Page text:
Attainment of menstrual hygiene by girls in boarding secondary schools in a state in Sub-Saharan Africa

Emmanuel C. Inyang Etoh, Uwemedimbuk S. Ekanem, Aniefiok J. Umoiyoho


Background: Menarche is the most dramatic manifestation of puberty in girls; unlike the biometric developmental changes that occur at puberty, menarche requires the personal adjustment and response of an affected girl in order to attain good menstrual hygiene. This study was designed to evaluate how boarding secondary school girls manage their menstruation in school, away from the guidance of their parents.

Methods: A cross sectional survey was performed in four public boarding secondary schools in the study area with the aid of structured questionnaires to evaluate how such girls manage their menstruation while in school.

Results: The study population was 975 girls whose survey revealed the mean age at menarche of 12.5±1.4 years.  Seven hundred and two (72.0%) respondents had received sexuality education before onset of menarche. Respondents who attained good menstrual hygiene were 775(79.5%). Such respondents were those who had received sexuality education (p<0.001) and those who had access to synthetic sanitary pad (p=0.005). Duration of the menstrual period and the volume of menstrual blood loss did not affect (p=0.219) the ability of respondents to attain good menstrual hygiene. Respondents who received sexuality education had about 605 chances of attaining good menstrual hygiene than those who did not receive such education.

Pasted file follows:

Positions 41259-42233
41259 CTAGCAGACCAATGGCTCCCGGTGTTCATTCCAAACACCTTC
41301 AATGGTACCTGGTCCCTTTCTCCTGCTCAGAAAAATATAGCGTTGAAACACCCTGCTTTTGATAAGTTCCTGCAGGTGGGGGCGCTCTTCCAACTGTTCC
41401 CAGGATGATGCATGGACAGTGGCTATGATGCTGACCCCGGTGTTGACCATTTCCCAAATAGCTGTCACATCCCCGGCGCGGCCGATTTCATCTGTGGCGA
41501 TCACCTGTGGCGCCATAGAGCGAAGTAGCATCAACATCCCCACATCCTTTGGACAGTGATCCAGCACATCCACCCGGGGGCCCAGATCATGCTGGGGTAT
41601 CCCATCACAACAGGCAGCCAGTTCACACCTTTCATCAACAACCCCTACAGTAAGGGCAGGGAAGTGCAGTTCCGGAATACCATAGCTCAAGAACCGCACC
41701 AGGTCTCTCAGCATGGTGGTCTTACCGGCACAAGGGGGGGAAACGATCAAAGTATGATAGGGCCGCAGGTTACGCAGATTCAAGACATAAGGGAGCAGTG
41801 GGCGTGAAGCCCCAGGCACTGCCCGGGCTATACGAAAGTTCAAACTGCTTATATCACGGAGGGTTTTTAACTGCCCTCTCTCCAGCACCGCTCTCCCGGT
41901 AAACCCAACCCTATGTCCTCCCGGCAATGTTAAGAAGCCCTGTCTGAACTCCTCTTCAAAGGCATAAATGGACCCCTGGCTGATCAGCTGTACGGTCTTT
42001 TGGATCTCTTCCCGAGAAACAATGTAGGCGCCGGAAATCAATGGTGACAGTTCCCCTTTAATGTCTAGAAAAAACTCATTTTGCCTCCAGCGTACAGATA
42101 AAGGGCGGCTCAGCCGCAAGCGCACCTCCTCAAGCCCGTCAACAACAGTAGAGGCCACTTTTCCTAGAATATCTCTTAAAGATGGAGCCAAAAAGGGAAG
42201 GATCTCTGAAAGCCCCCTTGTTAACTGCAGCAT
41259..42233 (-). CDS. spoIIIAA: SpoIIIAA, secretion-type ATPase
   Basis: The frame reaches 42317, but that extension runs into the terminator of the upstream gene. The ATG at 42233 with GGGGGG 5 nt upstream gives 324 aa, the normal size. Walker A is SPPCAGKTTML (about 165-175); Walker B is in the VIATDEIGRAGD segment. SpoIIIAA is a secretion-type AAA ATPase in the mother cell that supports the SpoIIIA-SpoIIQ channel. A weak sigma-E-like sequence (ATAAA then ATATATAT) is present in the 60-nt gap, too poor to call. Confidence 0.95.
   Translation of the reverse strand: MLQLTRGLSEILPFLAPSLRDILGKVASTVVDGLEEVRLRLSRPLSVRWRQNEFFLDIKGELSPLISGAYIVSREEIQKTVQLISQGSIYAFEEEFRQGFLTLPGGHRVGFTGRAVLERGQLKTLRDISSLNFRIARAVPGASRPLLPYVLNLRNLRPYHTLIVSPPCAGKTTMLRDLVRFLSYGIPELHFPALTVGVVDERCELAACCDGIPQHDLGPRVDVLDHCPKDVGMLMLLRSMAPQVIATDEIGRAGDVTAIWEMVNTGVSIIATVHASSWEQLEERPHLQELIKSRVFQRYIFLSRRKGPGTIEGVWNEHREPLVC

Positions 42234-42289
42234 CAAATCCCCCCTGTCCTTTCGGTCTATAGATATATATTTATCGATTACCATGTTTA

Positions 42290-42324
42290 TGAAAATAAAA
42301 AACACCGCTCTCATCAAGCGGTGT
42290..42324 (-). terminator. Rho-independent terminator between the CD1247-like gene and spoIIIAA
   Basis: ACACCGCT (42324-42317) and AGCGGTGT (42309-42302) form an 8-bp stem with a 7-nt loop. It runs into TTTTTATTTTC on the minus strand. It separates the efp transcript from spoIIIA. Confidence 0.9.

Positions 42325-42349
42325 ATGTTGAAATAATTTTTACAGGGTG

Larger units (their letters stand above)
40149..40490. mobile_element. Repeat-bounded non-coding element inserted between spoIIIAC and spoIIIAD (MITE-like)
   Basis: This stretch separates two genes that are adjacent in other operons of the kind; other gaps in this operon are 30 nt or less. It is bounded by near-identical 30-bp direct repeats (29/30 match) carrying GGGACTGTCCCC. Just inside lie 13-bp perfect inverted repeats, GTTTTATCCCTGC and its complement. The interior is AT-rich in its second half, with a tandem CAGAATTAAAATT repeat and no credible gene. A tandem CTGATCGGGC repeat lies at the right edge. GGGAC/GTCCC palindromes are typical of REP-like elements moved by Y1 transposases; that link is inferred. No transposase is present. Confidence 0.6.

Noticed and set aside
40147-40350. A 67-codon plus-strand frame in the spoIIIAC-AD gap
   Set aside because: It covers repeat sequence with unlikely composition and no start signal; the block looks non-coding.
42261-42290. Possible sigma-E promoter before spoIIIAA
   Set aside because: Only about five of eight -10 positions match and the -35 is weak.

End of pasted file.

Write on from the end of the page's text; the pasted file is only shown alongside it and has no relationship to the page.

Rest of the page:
Conclusions: A vast majority of the respondents had received sexuality education before onset of menarche and a larger proportion attained good menstrual hygiene. Major factors that positively influenced the girls’ capacity to attained good menstrual hygiene were prior sexuality education and access to synthetic sanitary pad.


Menarche, Menstrual hygiene, Menstruation, Sanitary pad, Sexuality education

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